Fridays are typically good days – but throw in a tour of the Glasair factory in Arlington, WA with a group of airplane nerds, and a good day becomes a great day. Such was today, when about a dozen of us in the BCnF team were treated to a tour of the factory from where our kit plane will come. Read on about our field trip after the break.
We were meeting with Harry DeLong who is Glasair’s head of sales and flight demonstration. He has been with the company since 1995 when he was building his own airplane, so his knowledge of the company and the product are very through. It was perfect since he would be our tour guide for the afternoon. After a properly Japanese style exchange of business cards, we were off.
First on the agenda was the order fulfillment area of the warehouse. Here all of the parts are put into bags according to the build step, so if you’re building a wheel faring for example, you might open a bag with some nuts and bolts, the faring halves, some brackets, etc.
Fuselage Layup Tool
Next, we looked at the composite layup and finishing stations. Here, fiberglass is imbedded in a room-temperature curing resin matrix. Along the way were many different parts for the different models Glasair makes, including cowling halves, a lower wing and spar, and a few different panels. It was exciting to think some of these parts may be included in our kit and eventually find their home in our airplane.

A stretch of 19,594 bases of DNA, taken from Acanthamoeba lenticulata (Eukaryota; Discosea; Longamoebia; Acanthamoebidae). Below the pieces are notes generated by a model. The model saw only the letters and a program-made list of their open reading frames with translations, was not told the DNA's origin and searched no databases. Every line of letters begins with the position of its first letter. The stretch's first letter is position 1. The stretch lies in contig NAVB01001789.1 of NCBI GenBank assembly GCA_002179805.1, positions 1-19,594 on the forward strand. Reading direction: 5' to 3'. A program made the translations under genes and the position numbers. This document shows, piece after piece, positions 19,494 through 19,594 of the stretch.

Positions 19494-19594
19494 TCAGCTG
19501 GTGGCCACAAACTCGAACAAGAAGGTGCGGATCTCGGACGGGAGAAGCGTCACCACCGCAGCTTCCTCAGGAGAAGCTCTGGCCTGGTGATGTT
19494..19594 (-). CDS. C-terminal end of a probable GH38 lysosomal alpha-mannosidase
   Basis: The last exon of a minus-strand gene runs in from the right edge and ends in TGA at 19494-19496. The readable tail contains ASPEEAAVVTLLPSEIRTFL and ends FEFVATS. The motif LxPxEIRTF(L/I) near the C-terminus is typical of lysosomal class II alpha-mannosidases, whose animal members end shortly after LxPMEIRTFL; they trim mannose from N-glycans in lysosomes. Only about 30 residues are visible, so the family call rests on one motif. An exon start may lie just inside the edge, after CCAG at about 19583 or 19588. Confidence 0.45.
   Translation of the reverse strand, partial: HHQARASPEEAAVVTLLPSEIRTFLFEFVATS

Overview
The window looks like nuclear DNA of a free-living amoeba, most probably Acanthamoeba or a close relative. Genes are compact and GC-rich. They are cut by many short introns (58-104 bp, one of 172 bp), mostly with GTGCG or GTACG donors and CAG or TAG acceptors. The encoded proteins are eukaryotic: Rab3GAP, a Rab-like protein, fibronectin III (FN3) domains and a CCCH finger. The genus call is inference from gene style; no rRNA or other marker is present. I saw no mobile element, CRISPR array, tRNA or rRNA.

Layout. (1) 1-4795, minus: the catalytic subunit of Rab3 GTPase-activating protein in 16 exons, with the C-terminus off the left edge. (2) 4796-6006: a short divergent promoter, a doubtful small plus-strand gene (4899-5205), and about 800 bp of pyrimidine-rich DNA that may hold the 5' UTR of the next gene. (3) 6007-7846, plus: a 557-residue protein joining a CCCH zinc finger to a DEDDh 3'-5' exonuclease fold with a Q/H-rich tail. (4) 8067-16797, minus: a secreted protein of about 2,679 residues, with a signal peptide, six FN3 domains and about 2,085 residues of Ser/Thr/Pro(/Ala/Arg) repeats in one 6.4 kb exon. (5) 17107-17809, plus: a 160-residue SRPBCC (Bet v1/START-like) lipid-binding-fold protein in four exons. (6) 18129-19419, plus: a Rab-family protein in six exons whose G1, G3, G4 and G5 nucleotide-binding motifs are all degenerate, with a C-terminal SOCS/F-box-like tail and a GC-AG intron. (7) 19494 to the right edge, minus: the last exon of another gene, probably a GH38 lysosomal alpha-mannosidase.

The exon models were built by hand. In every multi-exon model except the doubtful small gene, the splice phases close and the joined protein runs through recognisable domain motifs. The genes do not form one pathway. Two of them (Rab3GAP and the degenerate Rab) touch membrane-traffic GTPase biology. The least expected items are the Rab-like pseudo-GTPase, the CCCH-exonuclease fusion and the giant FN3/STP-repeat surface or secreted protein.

While we are building the Glasair SII, a low wing airplane, Glasair also makes the Sportsman, a high-wing and steel frame airplane. So we visited the metal shop. While they do not perform machining at this site, they do cut, finish and weld the metal components together.
The Glasair Hangar
Finally, was a trip to the Glasair hangar. The hangar itself is attached to factory, located on the East side of Arlington Municipal Airport. There a Sportsman and an SII (our plane!) were being worked on. The SII is a project plane for the folks working at Glasair to work on during their down time. Since ours will not be in this state of completion for many months and many hours of work, it was very cool to see one almost done. It’s pretty easy to get excited about the project and the work ahead of us.